What is positron emission tomography?

Positron emission tomography (PET) is a nuclear medicine exam that produces a three dimensional image of functional processes in the body. A PET scan uses a small amount of a radioactive drug to show differences between healthy and diseased issue. The diagnostic images produced by PET are used to evaluate a variety of diseases.

What are some common uses of PET?

  • to detect cancer
  • to evaluate the heart for blood flow, signs of coronary artery disease or heart function
  • to evaluate the brain for memory disorders, brain tumors or seizure disorders

How should I prepare for this procedure?

PET is usually done on an outpatient basis. You should wear comfortable clothes. You will be instructed to not eat for four to six hours before your scan. Drink plenty of water prior to your exam. Consult with your doctor regarding the use of medications before the test.

What should I expect from this procedure?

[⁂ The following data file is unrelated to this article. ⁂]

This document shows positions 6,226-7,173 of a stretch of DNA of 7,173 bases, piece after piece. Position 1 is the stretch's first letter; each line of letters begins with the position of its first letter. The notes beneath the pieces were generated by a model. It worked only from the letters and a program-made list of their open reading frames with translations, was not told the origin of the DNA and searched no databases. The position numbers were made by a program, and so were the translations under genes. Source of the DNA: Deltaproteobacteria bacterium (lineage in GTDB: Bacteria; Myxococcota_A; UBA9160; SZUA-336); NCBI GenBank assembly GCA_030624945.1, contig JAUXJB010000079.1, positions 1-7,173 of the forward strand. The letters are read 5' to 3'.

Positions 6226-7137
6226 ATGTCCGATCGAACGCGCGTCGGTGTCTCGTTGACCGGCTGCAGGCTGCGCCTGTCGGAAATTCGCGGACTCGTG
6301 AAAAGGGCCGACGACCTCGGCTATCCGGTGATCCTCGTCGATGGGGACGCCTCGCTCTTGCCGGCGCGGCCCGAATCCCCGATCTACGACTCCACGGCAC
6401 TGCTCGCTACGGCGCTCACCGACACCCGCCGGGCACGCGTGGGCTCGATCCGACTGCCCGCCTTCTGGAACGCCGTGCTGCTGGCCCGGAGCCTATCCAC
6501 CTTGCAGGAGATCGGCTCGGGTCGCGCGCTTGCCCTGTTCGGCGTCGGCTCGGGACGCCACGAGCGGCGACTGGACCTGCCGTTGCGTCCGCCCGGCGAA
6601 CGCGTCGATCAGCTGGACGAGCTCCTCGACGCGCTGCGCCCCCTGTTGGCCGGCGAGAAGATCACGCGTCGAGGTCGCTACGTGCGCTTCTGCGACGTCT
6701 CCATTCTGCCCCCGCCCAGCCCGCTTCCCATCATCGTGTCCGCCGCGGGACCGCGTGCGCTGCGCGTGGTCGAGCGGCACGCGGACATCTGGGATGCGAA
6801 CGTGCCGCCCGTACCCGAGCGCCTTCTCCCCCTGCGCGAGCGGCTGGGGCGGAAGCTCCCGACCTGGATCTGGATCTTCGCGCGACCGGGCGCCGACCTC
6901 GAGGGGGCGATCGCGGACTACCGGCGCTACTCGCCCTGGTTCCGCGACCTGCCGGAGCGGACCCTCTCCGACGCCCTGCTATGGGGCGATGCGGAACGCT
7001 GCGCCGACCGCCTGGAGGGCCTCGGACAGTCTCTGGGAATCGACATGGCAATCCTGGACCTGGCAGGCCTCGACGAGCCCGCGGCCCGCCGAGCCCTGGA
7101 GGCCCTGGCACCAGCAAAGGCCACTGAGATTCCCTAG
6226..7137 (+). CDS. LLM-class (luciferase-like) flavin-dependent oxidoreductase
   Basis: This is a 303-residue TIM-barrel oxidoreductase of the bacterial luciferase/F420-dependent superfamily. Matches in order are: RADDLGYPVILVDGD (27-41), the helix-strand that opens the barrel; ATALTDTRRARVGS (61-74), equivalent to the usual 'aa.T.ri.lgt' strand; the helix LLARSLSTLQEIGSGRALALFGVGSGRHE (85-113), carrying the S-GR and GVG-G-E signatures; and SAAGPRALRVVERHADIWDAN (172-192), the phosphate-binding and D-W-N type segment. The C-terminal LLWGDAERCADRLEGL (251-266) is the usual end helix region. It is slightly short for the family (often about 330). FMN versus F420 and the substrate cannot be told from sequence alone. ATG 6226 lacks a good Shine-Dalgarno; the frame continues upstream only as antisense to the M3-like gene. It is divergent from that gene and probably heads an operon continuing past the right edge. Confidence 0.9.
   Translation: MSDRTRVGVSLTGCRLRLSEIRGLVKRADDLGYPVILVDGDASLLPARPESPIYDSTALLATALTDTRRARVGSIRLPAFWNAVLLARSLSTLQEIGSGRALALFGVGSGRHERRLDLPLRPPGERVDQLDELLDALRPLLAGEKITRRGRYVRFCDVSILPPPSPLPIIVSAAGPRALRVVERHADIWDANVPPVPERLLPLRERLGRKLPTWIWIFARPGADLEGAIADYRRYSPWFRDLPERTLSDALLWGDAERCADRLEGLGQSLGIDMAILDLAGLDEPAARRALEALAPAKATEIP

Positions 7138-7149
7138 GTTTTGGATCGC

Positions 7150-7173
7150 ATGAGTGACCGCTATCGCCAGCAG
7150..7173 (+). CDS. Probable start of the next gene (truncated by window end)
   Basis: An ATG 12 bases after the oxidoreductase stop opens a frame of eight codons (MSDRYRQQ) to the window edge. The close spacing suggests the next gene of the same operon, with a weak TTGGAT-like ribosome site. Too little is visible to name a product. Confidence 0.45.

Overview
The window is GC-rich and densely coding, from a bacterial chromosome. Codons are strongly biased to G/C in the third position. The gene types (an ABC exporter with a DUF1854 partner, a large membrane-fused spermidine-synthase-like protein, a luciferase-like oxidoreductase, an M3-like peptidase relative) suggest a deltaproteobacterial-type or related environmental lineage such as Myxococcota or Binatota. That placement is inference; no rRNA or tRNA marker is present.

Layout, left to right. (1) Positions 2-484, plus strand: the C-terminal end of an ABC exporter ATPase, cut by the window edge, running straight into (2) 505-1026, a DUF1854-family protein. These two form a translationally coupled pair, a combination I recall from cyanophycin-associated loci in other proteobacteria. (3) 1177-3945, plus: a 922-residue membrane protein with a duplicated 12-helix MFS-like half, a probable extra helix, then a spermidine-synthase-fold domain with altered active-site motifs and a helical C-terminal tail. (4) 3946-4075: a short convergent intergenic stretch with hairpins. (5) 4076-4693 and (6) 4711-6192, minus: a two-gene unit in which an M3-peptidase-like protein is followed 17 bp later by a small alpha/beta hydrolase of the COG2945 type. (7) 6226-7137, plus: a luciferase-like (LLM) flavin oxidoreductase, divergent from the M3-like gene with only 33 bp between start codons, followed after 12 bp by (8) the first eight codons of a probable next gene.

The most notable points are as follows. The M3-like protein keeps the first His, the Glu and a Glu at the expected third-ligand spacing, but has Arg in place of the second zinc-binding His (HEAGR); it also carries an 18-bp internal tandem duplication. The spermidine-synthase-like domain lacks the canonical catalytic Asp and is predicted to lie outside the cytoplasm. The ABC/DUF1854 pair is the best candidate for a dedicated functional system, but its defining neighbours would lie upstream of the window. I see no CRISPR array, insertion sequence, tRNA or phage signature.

You will receive an intravenous (IV) injection of the radioactive substance. However for some patients, you may be asked to inhale the substance. The radioactive substance will then take approximately 30 to 90 minutes to travel through your body and be absorbed by the tissue under study. During this time, you will be asked to rest quietly and avoid significant movement or talking, which may alter the localization of the administered substance. You will be positioned on the PET scanner table and be asked to lie still during your exam. Scanning takes 30 to 45 minutes.

Some patients who are being evaluated for heart disease may undergo a stress test in which PET scans are obtained while they are at rest, and again after undergoing the administration of a pharmaceutical to alter the blood flow to the heart. Usually, there are no restrictions on daily routine after the test. You should drink plenty of fluids to flush the radioactive substance from your body.

What will I experience during the procedure?

If given an intravenous injection, you will feel like a slight prick. However, you will not feel the substance in your body. You will be made as comfortable as possible on the exam table before you are positioned in the PET scanner for the test. You will hear buzzing or clicking sounds during the exam. Patients who are claustrophobic may feel some anxiety while positioned in the scanner. Some patients find it uncomfortable to hold still in one position for more than a few minutes. For more information on this topic, please visit www.Radiologyinfo.org.